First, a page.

Skip to content

The Sunflower Fund Becomes DKMS Africa In Historic Global Partnership For Blood Cancer Patients

  • 3 min read

A historic partnership between an iconic South African non-profit organisation and its global counterpart is set to change the course for patients with life threatening blood disorders following the amalgamation of the two organisations. 

DKMS Africa, formerly known as The Sunflower Fund is a donor recruitment centre and stem cell registry. The South African based stem cell organisation is building an ethnically diverse registry that is representative of all people of African and mixed ethnic descent. 

Dr Elke Neujahr, the DKMS Global CEO says, “With DKMS Africa, we are now present in seven countries on five continents. In fact, from the first moment we met the South African Executive Country Director, Alana James, we knew we were the perfect match”. 

DKMS is an international NGO with 30 years’ experience in fighting blood cancer. Over its three decades of existence, the organisation has registered more than 10.5 million donors and has one of the most diverse donor pools in the world. 

Neujahr continued, “A donor match could come from anywhere in the world, thus it is important that we expand our international reach. For a second chance at life, we cross borders, collaborate globally and leave no stone unturned to help patients – regardless of their geographic location. Every patient deserves that chance. Only together we can make a big impact in the lives of patients with blood disorders in South Africa and across the globe.” 

For many patients diagnosed with blood cancer or a life-threatening blood disorder such as Leukaemia, Thalassemia or Sickle Cell Disease their only hope of survival is a blood stem cell transplant from a matching donor. Only one third of patients find a matching donor in their own family. The majority therefore depends on an unrelated donor. In South Africa, every five minutes someone is diagnosed with a blood disorder.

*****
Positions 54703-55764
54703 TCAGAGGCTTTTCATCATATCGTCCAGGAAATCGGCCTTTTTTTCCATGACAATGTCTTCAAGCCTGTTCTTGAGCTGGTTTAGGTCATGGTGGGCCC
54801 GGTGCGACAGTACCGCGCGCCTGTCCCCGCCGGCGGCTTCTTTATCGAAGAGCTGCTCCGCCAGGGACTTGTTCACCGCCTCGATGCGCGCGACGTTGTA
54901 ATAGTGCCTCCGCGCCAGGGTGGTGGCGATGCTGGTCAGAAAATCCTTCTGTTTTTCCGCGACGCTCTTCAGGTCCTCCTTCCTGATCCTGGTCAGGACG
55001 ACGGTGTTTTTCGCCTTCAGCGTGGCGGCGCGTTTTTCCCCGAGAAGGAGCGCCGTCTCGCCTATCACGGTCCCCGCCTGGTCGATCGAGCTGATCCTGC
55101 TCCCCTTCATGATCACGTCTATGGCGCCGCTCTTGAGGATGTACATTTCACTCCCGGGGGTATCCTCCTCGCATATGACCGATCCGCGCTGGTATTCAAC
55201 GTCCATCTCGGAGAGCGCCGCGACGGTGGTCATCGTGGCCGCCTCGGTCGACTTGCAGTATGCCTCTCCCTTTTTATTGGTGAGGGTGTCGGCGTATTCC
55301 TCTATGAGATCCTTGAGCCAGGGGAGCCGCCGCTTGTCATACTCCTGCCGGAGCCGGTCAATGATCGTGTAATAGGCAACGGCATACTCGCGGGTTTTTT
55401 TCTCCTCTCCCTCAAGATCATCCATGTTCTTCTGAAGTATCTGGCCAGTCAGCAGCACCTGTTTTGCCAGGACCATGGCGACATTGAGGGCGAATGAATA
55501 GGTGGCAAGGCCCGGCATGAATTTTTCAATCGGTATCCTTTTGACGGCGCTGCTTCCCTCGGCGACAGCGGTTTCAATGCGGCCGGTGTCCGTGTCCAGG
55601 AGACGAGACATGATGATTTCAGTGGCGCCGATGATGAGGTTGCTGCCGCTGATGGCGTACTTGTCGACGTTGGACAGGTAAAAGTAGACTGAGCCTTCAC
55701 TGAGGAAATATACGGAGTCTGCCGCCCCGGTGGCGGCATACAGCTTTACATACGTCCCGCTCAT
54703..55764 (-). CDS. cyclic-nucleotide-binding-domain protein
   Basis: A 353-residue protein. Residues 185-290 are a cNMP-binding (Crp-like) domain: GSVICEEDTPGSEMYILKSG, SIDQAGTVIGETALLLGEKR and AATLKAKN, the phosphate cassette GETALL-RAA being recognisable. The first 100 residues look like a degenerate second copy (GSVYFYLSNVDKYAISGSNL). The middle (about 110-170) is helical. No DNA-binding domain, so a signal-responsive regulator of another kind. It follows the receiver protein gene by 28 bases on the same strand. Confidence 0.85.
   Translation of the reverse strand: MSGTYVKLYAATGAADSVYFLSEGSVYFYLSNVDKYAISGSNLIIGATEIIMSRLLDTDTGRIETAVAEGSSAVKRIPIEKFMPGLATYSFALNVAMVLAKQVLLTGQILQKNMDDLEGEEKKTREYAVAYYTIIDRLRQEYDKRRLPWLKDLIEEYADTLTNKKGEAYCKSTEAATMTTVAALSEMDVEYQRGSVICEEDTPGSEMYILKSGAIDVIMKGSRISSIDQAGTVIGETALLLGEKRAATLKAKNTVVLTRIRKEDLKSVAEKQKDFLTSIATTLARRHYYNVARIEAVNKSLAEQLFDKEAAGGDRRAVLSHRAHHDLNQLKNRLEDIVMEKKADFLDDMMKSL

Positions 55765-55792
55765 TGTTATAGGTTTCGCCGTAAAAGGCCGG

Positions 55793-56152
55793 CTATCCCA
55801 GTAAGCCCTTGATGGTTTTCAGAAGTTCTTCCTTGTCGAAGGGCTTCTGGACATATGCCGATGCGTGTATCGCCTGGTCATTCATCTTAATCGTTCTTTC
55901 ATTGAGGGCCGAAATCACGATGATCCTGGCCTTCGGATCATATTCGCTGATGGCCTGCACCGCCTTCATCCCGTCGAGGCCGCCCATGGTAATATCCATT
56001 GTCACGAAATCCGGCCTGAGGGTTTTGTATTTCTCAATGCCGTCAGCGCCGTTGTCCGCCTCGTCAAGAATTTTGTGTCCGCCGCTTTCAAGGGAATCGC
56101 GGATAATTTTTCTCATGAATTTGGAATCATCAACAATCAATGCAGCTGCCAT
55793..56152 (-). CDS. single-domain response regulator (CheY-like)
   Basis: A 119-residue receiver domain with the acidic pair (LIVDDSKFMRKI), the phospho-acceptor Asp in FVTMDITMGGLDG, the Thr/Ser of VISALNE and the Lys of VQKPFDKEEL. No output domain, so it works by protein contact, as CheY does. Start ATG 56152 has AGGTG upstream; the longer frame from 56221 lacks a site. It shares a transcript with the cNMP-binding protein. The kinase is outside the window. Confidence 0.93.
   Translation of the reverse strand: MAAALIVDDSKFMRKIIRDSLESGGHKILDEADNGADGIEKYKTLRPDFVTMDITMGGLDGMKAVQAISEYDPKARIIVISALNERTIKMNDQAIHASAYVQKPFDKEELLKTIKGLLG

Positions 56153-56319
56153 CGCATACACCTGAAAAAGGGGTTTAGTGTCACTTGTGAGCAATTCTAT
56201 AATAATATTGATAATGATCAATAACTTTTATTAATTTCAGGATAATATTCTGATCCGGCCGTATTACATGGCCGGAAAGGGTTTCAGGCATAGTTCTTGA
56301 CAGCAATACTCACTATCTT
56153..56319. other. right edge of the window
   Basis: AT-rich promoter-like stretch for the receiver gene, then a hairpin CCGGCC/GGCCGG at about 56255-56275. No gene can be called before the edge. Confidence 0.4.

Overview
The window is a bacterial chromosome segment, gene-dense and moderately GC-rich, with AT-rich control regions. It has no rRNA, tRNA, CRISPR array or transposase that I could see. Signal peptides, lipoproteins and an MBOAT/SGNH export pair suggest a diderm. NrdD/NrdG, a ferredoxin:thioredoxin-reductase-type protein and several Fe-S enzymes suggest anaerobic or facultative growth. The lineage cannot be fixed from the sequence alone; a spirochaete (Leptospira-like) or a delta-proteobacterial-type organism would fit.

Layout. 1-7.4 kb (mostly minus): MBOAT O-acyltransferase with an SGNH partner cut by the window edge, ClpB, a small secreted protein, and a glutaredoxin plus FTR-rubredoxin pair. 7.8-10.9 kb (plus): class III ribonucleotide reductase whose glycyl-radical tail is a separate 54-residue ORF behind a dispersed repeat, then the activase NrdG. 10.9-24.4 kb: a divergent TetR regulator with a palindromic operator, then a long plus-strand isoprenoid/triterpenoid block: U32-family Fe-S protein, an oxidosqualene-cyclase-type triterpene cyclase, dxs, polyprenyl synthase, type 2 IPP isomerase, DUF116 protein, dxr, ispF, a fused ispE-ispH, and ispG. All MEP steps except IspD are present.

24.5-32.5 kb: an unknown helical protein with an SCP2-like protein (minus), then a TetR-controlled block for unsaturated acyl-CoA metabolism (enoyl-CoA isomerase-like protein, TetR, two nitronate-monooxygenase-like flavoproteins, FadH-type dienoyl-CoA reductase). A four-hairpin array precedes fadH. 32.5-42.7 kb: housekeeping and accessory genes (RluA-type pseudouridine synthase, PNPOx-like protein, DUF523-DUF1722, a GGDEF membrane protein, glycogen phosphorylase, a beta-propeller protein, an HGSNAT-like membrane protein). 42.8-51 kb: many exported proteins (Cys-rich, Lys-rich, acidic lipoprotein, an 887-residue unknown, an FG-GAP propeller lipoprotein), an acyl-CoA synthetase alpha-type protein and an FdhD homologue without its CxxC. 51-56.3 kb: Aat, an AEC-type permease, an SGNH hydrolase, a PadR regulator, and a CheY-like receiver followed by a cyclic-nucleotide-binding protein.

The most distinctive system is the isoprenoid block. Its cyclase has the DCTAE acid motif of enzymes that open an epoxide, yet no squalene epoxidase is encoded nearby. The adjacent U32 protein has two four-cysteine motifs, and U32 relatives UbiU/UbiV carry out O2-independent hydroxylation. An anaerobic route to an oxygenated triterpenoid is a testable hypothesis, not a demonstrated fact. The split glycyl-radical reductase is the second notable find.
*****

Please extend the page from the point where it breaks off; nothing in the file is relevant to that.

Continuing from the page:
Alana James said; “Our mission remains to give South African blood cancer patients and patients across the continent a second chance at life. Already, our partnership with DKMS has born great benefits to our operations and has greatly boosted our capacity. We look forward to benefiting from DKMS’s wealth of expertise in the field of science and research, and in creating awareness.“ 

She added that “People of African origin have unique tissue typing/DNA and are severely under-represented on the global database. In respect, South Africa’s rainbow nation is at a distinct disadvantage, requiring a large pool of prospective donors.” 

Each new donor registering with DKMS Africa is typed at high resolution for a wide selection of genetic markers. This selection is made possible by the cost-efficient, high-throughput, next-generation sequencing workflow as implemented by the DKMS Life Science Lab. The reason for doing this is simple: to provide the most efficient and detailed donor selection process for transplant and search coordinators around the globe and to ensure that every patient in need of a transplant is able to find the most suitable donor as quickly as possible.

Concluding, James said “the most important part of the partnership is that it centres the patient at the core of all operations.”